Back in October, St. Petersburg Times columnist Robyn Blumner wrote about her experience.

As I stepped out of the virtual strip-search machine I immediately felt a shock wave of humiliation and intrusion, particularly as I looked around the security area and realized I was the only female traveler around and the only person “randomly” selected. The TSA agent hadn’t bothered to explain that I had the right to decline and submit to a pat-down by a female agent instead — a choice I would have taken.

A friend wrote me the other day to tell of her recent experience:

For the past year I’ve been reading stories about new machines being tested by TSA at airports which x-ray or wave scan passengers in order to detect explosives or other items hidden under one’s clothing. I’ve been horrified by these stories and the accompanying sample pictures which show a pretty detailed picture of the person’s body parts. I think the use of this technology is a gross violation of the right to privacy, particularly when used randomly on passengers for no probable cause or even reasonable suspicion of any wrong doing.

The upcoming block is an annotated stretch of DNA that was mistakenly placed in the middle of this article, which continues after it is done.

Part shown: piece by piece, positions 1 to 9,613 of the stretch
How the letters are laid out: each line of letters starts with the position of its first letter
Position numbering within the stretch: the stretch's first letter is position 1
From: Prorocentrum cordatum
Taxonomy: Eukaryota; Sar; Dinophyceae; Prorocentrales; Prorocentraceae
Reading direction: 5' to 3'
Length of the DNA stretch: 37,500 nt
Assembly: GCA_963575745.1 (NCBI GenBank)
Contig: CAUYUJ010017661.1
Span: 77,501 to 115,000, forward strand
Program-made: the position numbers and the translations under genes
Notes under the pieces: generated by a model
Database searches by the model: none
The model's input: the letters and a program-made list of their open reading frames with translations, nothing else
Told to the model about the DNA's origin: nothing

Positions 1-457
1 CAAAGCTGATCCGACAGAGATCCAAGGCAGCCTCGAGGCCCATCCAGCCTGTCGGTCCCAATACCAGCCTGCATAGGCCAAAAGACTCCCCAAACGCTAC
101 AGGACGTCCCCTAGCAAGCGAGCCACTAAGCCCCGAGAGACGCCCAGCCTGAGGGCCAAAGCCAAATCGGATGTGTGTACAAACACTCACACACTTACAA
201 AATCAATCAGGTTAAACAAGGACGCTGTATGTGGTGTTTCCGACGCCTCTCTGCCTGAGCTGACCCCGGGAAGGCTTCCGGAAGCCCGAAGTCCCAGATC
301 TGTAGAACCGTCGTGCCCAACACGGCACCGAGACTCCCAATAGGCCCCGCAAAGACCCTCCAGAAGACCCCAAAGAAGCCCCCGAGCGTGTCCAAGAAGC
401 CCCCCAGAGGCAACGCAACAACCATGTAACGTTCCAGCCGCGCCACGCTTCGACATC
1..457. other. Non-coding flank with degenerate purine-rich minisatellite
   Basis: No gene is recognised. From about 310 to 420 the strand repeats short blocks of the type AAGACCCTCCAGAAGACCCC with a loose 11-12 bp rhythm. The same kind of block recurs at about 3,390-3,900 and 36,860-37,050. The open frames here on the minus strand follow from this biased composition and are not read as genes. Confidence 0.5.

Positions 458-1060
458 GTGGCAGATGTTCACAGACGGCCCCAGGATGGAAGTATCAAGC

… .

This past Sunday in Miami, … after going through the normal metal detector, a TSA agent had me enter a machine which looked similar to the puffer machines (explosive trace portals) from the outside. He told me to put my feet on two premarked spots. The door closed, and an internal panel of the machine rotated part of the way around my body. Then the machine opened, and he had me turn, put my feet on different preprinted places, the door then shut, and the panel rotated around my body again. All the while I had to keep my arms raised.

My hunch and a subsequent internet search confirmed that TSA is using millimeter wave body-imaging technology at the Miami International Airport. I saw a picture of the machine I was lead through. However I also read on the TSA website that use of this technology is supposed to be VOLUNTARY. Several places on the TSA website describe it as an alternative OPTION available for passengers.

… .